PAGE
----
2020 likely to be one of warmest years on record

La Niña climate event is under way, heralding a colder and stormier winter than usual across the northern hemisphere, but 2020 remains likely to be one of the warmest years on record.

The World Meteorological Organization (WMO) has declared La Niña event – a cooling of surface ocean water along the Pacific coast of the South American tropics – to help governments and humanitarian agencies plan for extreme weather events around the world.

La Niña (the little girl in Spanish) is the “cold” phase of El Niño southern oscillation, a series of oceanic and climatic events in the Pacific which exert a global influence on temperature, storms and rainfall.

Possible impacts in 2020 include drier than usual conditions in east Africa, adding to food security challenges in the region, wetter conditions across large parts of south-east Asia and Australia, and increasingly intense Atlantic hurricanes. In the Caribbean, the 2020 season has been one of the most active on record.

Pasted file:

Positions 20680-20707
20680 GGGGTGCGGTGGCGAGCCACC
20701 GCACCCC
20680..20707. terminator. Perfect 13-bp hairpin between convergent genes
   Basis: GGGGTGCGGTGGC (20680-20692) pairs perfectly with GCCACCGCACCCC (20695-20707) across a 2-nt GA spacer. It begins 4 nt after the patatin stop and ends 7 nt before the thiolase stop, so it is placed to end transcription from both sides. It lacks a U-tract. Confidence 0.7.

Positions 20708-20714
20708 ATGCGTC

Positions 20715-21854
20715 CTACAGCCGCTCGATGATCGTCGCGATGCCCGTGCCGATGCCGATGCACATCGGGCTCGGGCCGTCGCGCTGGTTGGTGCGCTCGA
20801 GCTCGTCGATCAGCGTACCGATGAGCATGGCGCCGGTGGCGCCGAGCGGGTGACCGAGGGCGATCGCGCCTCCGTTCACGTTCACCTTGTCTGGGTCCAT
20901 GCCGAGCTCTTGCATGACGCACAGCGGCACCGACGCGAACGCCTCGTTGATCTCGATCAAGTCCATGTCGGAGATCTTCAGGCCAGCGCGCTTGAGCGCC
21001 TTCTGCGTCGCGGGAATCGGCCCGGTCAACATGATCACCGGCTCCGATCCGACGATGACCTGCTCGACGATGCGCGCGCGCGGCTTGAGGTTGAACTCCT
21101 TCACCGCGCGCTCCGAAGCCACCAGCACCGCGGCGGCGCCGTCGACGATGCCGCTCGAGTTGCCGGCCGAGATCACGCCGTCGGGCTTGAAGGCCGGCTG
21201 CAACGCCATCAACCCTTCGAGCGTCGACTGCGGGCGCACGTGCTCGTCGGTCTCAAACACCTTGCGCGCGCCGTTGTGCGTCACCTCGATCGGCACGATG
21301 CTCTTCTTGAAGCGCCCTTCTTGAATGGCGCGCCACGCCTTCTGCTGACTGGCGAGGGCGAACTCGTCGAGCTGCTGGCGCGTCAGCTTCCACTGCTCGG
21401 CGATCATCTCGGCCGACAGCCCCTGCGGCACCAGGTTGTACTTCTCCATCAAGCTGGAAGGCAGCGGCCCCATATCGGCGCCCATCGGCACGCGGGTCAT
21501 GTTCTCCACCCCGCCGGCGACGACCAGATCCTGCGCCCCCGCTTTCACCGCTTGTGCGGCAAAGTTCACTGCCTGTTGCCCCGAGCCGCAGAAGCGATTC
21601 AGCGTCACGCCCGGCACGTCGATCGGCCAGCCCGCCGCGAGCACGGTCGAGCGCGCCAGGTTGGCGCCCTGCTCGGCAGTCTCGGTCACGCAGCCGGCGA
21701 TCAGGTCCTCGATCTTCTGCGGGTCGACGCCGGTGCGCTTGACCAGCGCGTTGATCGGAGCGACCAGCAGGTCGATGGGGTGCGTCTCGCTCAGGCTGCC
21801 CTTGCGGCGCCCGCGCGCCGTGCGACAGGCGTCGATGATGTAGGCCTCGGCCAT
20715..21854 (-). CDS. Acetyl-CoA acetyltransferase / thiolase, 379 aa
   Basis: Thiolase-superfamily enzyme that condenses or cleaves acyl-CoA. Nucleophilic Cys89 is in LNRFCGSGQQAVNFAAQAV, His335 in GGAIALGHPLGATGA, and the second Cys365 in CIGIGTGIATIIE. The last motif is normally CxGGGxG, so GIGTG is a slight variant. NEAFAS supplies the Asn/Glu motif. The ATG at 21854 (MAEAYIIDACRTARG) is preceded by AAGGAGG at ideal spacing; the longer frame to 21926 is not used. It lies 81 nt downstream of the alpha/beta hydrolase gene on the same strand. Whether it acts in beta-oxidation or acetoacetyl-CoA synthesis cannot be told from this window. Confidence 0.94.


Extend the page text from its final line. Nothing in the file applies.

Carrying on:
Petteri Taalas, the secretary general of the WMO, said: “El Niño and La Niña are major, naturally occurring drivers of the Earth’s climate system. But all naturally occurring climate events now take place against a background of human-induced climate change which is exacerbating extreme weather and affecting the water cycle.”

While El Niño, the warm phase of the climatic phenomenon, can trigger drought in Australia and India, and increase cyclones in the tropical Pacific, La Niña can cause eastern Pacific sea temperatures to fall by up to 3-5C, which has a cooling effect on global temperatures.

According to Taalas, however, this is now more than offset by global heating, and 2020 “remains on track to be one of the warmest years on record”, with 2016-20 expected to be the warmest five-year period on record.

“La Niña years now are warmer even than years with strong El Niño events of the past,” said Taalas.

This year’s La Niña is expected to endure into the first quarter of next year and is rated by the WMO as “moderate to strong”. The last time there was a strong event was in 2010-11, which contributed to the 2010 Pakistan floods and the 2010-11 Queensland floods.

La Niña events are defined by sea surface temperatures falling by more than 0.5C for at least five successive three-month periods.

 

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